A cultural history of plastic?

PVC exhibition in northern sealand

On the 2nd of may, plastic is celebrated as an industral product. In response to the year of industrial culture, the danish plastic producers is among other things publishing a book about the danish plastic production. The danish plastic industry is today a considerable part of the overall landscape of industrial society. With 35.000 employees and 70 % export, plastic has a considerable position within the national industrial production. The producers count large, global corporations as LEGO as well as a long line of small and medium enterprises that is typical of the danish industrial sector.

An example of the plastic revolution is the medical industry, where “use-and-dispose” has changed the sanitary agenda. Danish firms like Coloplast has gained international importance in a strongly specialized production in this field.

Other examples are toys, furniture, storing boxes and an endless list of products, through which plastic found its way into nearly all parts of modern everyday life. With the technology of die casting, just about anthing could be moulded in practically no time, and the technology is part of recent experimentation in 3D-printing which points towards a convergence of communication and production industry.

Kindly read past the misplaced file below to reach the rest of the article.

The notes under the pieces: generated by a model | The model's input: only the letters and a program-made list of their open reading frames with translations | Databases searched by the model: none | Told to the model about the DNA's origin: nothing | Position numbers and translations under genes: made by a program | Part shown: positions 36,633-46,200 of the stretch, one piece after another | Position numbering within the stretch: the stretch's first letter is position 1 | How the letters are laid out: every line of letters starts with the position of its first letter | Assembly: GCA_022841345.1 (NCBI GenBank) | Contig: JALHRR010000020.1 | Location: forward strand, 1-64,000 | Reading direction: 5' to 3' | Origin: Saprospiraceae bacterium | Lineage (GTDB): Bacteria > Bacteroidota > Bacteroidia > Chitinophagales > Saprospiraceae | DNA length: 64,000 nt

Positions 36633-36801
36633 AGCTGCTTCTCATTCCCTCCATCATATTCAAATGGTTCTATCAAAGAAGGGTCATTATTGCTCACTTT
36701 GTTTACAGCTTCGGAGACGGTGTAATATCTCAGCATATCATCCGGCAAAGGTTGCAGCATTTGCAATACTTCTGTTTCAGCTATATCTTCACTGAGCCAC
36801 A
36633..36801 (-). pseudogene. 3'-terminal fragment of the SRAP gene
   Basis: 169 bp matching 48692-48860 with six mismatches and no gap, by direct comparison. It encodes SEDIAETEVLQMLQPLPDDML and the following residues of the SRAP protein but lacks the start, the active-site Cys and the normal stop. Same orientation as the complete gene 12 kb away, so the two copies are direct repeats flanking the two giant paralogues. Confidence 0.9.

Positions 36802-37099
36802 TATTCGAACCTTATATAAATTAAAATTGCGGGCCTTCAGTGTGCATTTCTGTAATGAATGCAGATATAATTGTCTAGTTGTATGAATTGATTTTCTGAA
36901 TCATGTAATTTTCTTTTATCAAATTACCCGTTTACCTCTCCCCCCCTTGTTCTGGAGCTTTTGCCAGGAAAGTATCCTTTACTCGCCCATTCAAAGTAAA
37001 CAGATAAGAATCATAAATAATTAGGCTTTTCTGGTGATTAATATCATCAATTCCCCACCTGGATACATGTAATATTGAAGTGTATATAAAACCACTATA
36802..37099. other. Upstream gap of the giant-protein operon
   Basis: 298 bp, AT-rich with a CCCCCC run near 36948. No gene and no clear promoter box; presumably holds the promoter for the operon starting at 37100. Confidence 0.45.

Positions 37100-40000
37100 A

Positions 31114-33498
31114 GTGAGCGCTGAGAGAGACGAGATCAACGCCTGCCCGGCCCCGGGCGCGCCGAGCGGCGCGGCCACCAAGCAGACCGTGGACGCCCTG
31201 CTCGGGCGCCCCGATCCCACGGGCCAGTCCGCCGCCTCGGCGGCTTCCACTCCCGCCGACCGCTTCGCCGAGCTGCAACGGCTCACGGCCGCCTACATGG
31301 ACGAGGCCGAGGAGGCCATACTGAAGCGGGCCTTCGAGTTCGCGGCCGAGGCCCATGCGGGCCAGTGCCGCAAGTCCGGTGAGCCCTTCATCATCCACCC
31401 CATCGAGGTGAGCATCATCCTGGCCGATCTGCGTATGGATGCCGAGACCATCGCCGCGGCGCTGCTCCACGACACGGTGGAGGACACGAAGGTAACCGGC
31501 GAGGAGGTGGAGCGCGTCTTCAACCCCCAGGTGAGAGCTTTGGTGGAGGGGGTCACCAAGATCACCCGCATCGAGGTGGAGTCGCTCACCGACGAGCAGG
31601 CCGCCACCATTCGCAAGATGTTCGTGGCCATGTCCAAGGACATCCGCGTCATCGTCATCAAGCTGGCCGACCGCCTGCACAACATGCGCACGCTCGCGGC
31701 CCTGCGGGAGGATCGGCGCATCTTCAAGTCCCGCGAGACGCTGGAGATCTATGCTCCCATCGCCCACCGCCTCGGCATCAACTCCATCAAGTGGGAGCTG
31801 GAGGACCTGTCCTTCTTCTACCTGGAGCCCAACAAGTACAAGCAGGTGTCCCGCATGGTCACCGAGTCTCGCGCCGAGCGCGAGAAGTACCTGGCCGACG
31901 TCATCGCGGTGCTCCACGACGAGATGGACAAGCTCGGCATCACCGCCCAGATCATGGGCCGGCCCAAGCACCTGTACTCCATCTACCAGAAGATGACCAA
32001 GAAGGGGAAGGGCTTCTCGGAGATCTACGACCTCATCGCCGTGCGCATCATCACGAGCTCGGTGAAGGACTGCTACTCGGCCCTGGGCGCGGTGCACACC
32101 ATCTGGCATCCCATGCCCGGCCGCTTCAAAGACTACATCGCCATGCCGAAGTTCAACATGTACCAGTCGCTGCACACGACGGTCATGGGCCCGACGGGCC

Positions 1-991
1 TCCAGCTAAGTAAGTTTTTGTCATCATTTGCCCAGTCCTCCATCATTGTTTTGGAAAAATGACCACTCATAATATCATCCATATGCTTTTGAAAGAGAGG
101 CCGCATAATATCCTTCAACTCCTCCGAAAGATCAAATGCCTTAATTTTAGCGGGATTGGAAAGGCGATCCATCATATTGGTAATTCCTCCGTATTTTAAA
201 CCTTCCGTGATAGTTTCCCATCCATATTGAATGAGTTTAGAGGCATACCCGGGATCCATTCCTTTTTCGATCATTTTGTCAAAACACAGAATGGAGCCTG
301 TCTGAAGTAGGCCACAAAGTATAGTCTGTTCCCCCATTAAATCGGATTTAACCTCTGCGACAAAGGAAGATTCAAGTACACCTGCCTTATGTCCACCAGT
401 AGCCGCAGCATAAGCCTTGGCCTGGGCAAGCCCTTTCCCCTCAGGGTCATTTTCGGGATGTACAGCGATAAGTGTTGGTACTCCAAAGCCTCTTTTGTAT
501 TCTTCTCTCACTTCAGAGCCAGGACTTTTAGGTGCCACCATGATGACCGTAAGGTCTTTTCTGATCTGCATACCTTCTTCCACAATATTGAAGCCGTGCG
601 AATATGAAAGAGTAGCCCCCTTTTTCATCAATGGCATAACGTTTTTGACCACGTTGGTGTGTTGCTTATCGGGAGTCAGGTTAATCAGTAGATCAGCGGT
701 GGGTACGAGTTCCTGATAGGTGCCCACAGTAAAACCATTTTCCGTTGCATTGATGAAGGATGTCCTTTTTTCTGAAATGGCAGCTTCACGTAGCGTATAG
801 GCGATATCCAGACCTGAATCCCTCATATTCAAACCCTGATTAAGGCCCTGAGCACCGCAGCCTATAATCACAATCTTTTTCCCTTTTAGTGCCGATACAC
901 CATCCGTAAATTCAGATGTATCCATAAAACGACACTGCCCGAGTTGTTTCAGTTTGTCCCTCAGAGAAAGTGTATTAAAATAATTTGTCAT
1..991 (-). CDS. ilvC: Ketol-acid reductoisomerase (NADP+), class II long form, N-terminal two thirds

Nationalmuseets department of Modern History has already shown plastic products in Brede, and we are considering taking the material into account in the exhibition of industrial culture, Brede Works, at the same location. Here is also, which is rare in Europe, research in plastic conservation.

There is a profound interest for plastic in Denmark in these years: The art museum of Trapholt published last year a book on the subject, there has just been a PVC-exhibition in the plastic “silicon valley” of northern Sealand, there is a book on the way about the history of the industry, and the subject has been dealt with in periodicals as “Factory and Dwelling” and “Folk og Kultur” in the 1990’s. In Denmark, Technical Museum in Elsinore and others has dealt with the history of plastic production.

We know that the Victoria & Albert Museum in London has dealt with plastic, but if other international museums of cultural history has done so, or is contemplating doing so, we would be grateful for a comment.

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